Georgian (train)
Get Georgian Train essential facts below. View Videos or join the Georgian Train discussion. Add Georgian Train to your topic list for future reference or share this resource on social media.
Georgian Train
Service typeInter-city rail
LocaleMidwestern United States/Southeastern United States
First service1946
Last service1968
Chicago and Eastern Illinois Railroad, Louisville and Nashville Railroad and Nashville, Chattanooga and St. Louis Railway
StartChicago, Illinois and St. Louis, Missouri
EndAtlanta, Georgia
Distance travelled731 miles (1,176 km) (Chicago - Atlanta)
Service frequencyDaily
53, 54, 93, 94
On-board services
Seating arrangementscoach
Sleeping arrangementssections, roomettes, double bedrooms and a compartment
Catering facilitiesdining cars and tavern-lounge cars

The Georgian was a long distance passenger train operated by the Louisville and Nashville Railroad in conjunction with the Chicago and Eastern Illinois Railroad. It was operated between St. Louis St. Louis Union Station and Atlanta's Atlanta Union Station with a section operated by the C&EI from Evansville to Chicago's Dearborn Station. From Nashville to Atlanta it operated over the tracks of the Nashville, Chattanooga and St. Louis Railway. With the introduction of this train, this made the C&EI's Chicago-Evansville Whippoorwill train superfluous.[1][2][3]

It was begun in 1946 as a streamliner. As a night train, it offered sleeping car and dining car services. In 1968 the L&N Railroad discontinued the Georgian. In its place was an unnamed St. Louis-Evansville train, and an unnamed Evansville-Atlanta train. (The Chicago branch from Evansville eliminated, passengers seeking an L&N route would need to wait several hours at Nashville for a connection to the South Wind.) [4] The St. Louis-Evansville and the Evansville-Atlanta trains were among the trains that Amtrak chose not to pick up when it assumed long distance operations on May 1, 1971.[5] Since that time Atlanta has had no service heading directly north to Tennessee.[6][7]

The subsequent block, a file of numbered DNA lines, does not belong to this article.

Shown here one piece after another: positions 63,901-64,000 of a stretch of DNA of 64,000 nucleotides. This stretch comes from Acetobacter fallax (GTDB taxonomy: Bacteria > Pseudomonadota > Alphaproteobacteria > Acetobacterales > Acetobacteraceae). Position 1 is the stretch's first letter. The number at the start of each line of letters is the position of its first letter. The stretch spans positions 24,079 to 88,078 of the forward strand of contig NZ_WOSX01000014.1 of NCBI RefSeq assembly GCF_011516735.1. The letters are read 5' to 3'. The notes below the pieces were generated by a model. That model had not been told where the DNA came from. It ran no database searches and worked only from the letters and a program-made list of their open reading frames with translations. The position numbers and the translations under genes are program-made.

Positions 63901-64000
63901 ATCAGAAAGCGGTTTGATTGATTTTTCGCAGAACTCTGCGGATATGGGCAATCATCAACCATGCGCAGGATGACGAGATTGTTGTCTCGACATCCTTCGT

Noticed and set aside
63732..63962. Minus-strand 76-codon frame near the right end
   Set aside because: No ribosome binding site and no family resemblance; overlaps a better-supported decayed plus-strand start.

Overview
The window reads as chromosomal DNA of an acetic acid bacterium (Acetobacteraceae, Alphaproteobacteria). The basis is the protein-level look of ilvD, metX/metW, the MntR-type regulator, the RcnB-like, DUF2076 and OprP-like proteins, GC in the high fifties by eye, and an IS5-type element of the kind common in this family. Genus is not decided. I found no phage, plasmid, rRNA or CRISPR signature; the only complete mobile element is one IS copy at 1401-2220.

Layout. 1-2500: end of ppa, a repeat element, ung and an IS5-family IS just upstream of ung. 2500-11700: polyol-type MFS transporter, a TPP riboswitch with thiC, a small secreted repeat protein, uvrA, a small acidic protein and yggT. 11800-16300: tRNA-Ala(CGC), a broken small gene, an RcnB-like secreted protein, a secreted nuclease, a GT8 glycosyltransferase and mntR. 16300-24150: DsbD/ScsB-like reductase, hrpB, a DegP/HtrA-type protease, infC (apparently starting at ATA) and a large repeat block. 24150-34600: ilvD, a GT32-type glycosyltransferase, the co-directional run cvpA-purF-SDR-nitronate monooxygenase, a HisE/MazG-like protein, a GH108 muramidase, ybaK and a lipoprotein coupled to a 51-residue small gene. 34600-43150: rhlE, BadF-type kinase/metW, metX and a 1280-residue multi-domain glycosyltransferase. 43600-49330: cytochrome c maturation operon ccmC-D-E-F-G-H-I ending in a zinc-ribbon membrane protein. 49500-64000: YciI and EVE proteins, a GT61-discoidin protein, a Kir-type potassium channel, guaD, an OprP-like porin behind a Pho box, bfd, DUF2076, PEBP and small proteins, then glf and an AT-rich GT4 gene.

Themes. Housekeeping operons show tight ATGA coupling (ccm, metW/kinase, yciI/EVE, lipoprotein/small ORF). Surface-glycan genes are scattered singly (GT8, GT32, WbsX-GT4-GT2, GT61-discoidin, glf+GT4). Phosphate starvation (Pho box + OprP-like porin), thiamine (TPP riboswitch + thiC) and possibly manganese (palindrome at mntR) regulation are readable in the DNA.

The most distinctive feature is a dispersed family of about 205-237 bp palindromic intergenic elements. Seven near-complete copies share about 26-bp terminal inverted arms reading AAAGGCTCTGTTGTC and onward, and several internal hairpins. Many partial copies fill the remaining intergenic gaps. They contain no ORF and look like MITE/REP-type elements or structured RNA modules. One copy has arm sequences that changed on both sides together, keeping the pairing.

Important station stops

Important stops on St. Louis section

External links


  1. ^ "Project 1971," U. S. Passenger Trains operating on the eve of Amtrak
  2. ^ Mike Schafer and Joe Welsh, Classic American Streamliners, 1997, pp. 118-19
  3. ^ American Rails, The Georgian
  4. ^ "Louisville and Nashville, Tables 1, 4, 5". Official Guide of the Railways. National Railway Publication Company. 101 (1). June 1968.
  5. ^ "Passenger Trains Operating on the Eve of Amtrak" Trains magazine
  6. ^ "Project 1971," U. S. Passenger Trains operating on the eve of Amtrak
  7. ^ Mike Schafer and Joe Welsh, Classic American Streamliners, 1997, pp. 118-20

  This article uses material from the Wikipedia page available here. It is released under the Creative Commons Attribution-Share-Alike License 3.0.



Music Scenes